From Mathematical Models to Palliative Care and Psycho- Oncology
Pp. 157-180 (24)
Pierre R. Band
Several innovations of the 1960s and 1970s influenced the future
development of medical oncology. The Goldie-Coldman mathematical model related
drug sensitivity to chemotherapy to the spontaneous mutation rate of malignant cells
towards drug resistance. It added a new dimension to the scientific evidence for primary
systemic therapy of cancer (neoadjuvant), an approach first investigated in osteogenic
sarcoma and breast cancer that brought a novel orientation to the treatment of solid
tumors. The Norton-Simon mathematical model drew attention to the Gompertzian
kinetics of solid tumor growth and to the inference that chemotherapy needed to be
intensified after achieving a complete response. The finding that dihydrotestosterone is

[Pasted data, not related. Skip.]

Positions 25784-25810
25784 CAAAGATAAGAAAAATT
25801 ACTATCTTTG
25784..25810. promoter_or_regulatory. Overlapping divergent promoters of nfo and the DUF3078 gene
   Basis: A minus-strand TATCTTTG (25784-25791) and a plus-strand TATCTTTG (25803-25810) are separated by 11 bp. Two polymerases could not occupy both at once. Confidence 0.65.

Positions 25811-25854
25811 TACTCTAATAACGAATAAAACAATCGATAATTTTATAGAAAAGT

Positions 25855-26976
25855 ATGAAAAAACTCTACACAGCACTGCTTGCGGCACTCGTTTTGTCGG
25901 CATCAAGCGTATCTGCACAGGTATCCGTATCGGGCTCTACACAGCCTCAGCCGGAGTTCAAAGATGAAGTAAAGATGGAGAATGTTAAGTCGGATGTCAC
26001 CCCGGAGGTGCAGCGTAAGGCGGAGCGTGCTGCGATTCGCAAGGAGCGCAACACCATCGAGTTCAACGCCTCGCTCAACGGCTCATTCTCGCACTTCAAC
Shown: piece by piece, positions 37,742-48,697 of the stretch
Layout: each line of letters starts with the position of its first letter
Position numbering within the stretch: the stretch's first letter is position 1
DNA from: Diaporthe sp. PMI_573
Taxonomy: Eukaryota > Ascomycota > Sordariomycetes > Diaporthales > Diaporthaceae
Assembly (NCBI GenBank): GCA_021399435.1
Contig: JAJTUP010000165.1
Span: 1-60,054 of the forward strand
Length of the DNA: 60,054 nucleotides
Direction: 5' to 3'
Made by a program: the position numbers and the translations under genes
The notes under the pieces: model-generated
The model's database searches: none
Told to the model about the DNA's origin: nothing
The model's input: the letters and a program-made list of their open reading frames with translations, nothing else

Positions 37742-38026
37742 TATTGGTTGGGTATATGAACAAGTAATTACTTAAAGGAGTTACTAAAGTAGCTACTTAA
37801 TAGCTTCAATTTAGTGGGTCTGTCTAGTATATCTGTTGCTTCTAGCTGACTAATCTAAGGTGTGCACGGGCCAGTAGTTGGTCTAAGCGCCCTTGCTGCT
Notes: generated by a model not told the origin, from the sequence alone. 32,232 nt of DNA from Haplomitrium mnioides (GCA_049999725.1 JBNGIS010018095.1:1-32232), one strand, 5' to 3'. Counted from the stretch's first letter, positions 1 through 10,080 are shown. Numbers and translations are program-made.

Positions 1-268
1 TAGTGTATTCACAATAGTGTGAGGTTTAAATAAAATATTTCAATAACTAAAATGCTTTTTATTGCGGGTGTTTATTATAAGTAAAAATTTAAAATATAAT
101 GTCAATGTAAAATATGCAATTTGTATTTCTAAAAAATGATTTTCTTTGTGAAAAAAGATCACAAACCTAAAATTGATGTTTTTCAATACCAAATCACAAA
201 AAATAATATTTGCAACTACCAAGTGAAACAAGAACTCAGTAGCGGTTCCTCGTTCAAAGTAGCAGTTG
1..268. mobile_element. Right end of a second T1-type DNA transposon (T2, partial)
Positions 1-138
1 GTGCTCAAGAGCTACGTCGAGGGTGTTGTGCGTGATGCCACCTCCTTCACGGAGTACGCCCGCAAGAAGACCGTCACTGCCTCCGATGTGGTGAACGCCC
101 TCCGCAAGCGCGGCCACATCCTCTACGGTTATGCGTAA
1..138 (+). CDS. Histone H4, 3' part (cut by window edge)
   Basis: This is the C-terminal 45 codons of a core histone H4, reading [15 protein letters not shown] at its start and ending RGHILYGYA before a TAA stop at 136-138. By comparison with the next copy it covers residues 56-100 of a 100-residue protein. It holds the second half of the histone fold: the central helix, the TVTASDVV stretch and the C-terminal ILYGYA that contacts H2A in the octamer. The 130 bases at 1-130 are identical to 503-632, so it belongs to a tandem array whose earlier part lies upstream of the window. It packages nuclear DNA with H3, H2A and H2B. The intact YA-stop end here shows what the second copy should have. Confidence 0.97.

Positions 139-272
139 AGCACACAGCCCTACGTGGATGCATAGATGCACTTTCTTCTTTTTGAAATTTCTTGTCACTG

the active form of testosterone in the prostate and the discovery of the nuclear androgen
receptor led investigators to study the basis of progression of prostate cancer to
androgen independence; from this research emerged the concept of intermittent
androgen suppression for the treatment of prostate cancer. The concept of “total pain”,
with its physical, emotional, social and spiritual aspects, and the emergence of palliative
care and psycho-oncology, opened an entirely new era of cancer care.
Goldie-Coldman model, intermittent androgen suppression, Norton-
Simon model, total pain, palliative care, psycho-oncology.
Faculty of Medicine, McGill University, Montreal, Quebec H3G 1Y6, Canada.